By Tessa Raebeck
They have performed everywhere from Carnegie Hall to the Pierson High School auditorium, but on Sunday 10 classical musicians will join together with a sole purpose: to honor Katy Stewart.
At the sixth annual Classical Students for Katy’s Courage Benefit Concert at Bay Street Theatre, student musicians from across the East End will perform in memory of Katy, a beloved Pierson student who passed away in December 2010 from a rare form of liver cancer. At just 12 years young, as her parents Brigid Collins Stewart and Jim Stewart say, Katy had already touched the Sag Harbor community with her bright personality, inherent kindness and contagious positive energy.
The 10 students, who come from East Hampton, Southampton and Sag Harbor and range in age from 13 to 19, will perform 12 classic pieces by composers such as Handel, Mozart and Chopin. Local professional pianists Ellen Johansen of East Hampton and Alvin Novak of Water Mill, as well as 21-year-old Manhattan School of Music student Ge Gao, will accompany the students.
The classical concert is a fitting celebration of the life of Katy, who had a true love for music. Katy played the piano and treasured her violin, taking lessons with David Fox every Saturday morning. Mr. Fox, also the strings teacher at the Sag Harbor Elementary School, will introduce the students on Sunday.
All proceeds from the 100-minute concert will benefit the Katy’s Courage Fund for Pediatric Cancer Research and Katy’s Kids @ CMEE, which will open in the fall to provide counseling and play therapy opportunities for grieving children and their families.
“Through performing for Katy’s Courage, I hope that I am able to honor Katy’s memory, as she was able to touch so many hearts herself, and use my gift to support this cause,” said Matthew Maimone, 19.
A Sag Harbor resident, Mr. Maimone started playing the piano at age 6 and was accepted to the Julliard Pre-College at age 10, receiving an education that helped him to earn acceptance to the Juilliard School College Division last year.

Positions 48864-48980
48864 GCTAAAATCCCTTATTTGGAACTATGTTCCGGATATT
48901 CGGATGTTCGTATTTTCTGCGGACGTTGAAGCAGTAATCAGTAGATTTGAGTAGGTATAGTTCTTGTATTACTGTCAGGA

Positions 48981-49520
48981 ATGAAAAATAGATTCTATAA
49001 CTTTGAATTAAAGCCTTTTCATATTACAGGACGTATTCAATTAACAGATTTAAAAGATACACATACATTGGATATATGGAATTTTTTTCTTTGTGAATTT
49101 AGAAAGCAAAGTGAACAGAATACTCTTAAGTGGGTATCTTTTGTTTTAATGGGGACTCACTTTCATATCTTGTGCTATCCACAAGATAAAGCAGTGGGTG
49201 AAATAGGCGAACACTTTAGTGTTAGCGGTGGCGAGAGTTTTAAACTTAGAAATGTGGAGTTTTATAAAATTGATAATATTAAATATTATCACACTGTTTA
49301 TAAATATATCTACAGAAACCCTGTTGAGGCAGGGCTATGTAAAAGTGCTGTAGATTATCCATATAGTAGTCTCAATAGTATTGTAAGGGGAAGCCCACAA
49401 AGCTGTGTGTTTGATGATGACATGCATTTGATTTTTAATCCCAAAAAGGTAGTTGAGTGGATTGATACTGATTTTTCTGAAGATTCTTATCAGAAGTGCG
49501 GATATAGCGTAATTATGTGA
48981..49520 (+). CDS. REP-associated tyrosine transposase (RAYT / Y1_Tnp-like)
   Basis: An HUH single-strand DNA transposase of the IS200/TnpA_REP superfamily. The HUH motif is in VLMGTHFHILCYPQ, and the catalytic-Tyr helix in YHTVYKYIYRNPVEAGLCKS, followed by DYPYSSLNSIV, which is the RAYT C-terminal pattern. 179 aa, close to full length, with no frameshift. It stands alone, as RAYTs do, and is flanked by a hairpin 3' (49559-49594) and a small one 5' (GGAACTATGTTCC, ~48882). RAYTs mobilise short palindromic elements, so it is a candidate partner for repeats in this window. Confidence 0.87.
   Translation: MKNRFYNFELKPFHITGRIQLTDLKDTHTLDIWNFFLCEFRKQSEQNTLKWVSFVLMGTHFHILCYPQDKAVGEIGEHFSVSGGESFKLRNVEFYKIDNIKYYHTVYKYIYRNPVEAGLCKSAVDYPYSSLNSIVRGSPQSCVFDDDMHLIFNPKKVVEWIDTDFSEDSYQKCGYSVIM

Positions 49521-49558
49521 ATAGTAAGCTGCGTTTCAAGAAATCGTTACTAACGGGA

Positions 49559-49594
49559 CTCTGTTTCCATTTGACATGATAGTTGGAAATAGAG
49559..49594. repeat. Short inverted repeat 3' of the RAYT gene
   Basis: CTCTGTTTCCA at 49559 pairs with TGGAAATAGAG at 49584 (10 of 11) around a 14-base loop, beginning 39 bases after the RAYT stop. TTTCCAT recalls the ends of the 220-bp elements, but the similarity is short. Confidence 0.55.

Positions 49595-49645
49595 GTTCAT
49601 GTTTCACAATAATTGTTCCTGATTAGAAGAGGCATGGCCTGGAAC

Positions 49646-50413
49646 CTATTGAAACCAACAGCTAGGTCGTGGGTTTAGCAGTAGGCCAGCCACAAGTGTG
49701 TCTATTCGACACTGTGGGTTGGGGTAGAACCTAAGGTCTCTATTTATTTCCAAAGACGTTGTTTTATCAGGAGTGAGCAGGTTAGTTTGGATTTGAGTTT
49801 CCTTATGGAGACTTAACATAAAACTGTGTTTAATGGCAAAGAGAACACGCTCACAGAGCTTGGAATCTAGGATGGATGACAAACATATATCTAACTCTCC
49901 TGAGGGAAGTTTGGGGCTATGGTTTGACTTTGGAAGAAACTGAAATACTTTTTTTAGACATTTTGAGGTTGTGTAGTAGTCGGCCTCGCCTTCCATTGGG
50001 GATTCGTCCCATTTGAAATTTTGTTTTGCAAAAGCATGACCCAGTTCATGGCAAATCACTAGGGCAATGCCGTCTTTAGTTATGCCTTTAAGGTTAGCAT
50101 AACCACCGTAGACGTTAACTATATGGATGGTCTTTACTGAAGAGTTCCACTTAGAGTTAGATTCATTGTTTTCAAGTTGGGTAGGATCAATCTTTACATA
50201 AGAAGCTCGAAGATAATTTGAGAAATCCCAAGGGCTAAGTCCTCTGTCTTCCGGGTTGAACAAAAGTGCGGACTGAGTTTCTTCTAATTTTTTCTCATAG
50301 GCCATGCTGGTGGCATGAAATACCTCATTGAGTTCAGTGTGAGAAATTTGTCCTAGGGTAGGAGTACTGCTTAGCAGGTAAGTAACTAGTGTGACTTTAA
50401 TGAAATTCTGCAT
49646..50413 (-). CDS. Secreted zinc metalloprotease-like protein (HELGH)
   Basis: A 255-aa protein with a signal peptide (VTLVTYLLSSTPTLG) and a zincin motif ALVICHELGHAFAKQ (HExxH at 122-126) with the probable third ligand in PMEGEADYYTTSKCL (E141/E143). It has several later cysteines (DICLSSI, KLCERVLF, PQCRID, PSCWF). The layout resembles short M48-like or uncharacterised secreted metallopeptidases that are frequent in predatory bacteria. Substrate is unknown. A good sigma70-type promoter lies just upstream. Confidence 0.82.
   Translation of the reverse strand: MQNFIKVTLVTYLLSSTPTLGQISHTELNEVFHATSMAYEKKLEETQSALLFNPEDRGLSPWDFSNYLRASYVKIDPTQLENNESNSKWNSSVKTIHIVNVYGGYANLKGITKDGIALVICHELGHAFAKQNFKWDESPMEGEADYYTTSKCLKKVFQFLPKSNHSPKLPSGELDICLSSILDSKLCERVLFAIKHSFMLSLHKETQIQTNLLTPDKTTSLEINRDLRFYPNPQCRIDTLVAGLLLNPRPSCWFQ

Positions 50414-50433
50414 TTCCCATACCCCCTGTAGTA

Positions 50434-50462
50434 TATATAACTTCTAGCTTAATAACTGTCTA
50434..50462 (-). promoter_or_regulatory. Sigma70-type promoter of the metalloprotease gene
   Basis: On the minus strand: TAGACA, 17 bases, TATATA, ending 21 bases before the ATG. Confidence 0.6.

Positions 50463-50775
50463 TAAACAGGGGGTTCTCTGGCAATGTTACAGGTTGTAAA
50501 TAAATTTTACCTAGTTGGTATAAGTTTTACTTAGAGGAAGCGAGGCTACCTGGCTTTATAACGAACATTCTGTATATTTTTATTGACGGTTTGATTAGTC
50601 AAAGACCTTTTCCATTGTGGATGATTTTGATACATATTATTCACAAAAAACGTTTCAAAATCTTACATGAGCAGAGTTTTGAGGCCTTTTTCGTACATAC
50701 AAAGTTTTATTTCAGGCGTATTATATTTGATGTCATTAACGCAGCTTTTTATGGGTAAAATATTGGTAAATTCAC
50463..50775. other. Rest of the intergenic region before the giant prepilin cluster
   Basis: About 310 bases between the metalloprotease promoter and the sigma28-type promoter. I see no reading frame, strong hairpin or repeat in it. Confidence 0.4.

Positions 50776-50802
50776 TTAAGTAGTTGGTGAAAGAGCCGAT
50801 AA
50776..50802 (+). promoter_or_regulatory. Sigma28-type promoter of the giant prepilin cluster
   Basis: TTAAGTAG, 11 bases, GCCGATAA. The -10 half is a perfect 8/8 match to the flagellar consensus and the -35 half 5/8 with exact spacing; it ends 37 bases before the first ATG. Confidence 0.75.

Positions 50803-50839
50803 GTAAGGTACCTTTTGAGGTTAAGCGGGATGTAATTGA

“What I enjoy most about classical music is being able to give whatever story, whatever feeling, whatever aura a composer intended in his composition to an audience,” said Mr. Maimone, who will close the evening with a Chopin composition.
Opening the event will be Pierson graduate Christopher Beroes-Haigis, 19, on the cello and Benjamin Hoertnagl-Pereira, 17, of Southampton High School, on the violin.
“Playing music and writing music, in general, is an art form that people, if they want, could use to express themselves or to send out a message, to form bonds with others, or to give a gift for others to enjoy, which can help them in many ways,” said Mr. Beroes-Haigis, who is now studying at Bard College.
“I feel that music is a beautiful way to express oneself, just like an artist expresses oneself by painting,” agreed Leo Panish, 16, a sophomore at East Hampton High School. Mr. Panish began playing the violin when he was 2 ½, asking his parents if he could learn after watching his brother Maxfield, who will perform on the piano at Sunday’s concert, play.
“What I love about classical music,” he said, “is that I can listen to a piece again and again and each time I get something new from it. There are so many complexities in the music that it requires listening to a piece many times to even begin to understand it.”
Pianist and Pierson sophomore Christopher Ritter, 15, who began studying with Ms. Johansen when he was 6, will play “Toccata in E flat minor” by Aram Khachaturian. His classmate at Pierson, Emmanuelle Bernard, will perform a Mozart composition on the piano, followed by a cello piece by Kivlan King, a student at Southampton High School.
Ross School eighth grader Tristan Griffin began playing piano at 4 ½ and had his first solo concert at Steinway Hall when he was 7. The 13-year-old will perform two piano compositions Sunday.
Vocalist Georgia Bennett, 16, will sing “Lascia Ch’io Pianga,” a sad but beautiful opera piece in Italian.
“It’s a good way to express myself and it is a release from everyday life,” she said of music, adding, “It’s such an honor to be singing to benefit Katy’s Courage.”
“The idea of the benefit concert makes it less about the criticism and the close scrutinizing found in other concerts, and more about giving back to the community,” said Mr. Beroes-Haigis.
“Music is a gift that can change a person’s life,” said Mr. Maimone. “Hopefully, through my music, I can encourage people to give to help support pediatric cancer research. This would make Katy proud.”
The sixth annual Classical Students Benefit Concert for Katy’s Courage will be held Sunday, March 23, at 4 p.m. at Bay Street Theatre. A suggested donation of $15 has been suggested. For more information, call 725-9500 or visit katyscourage.org.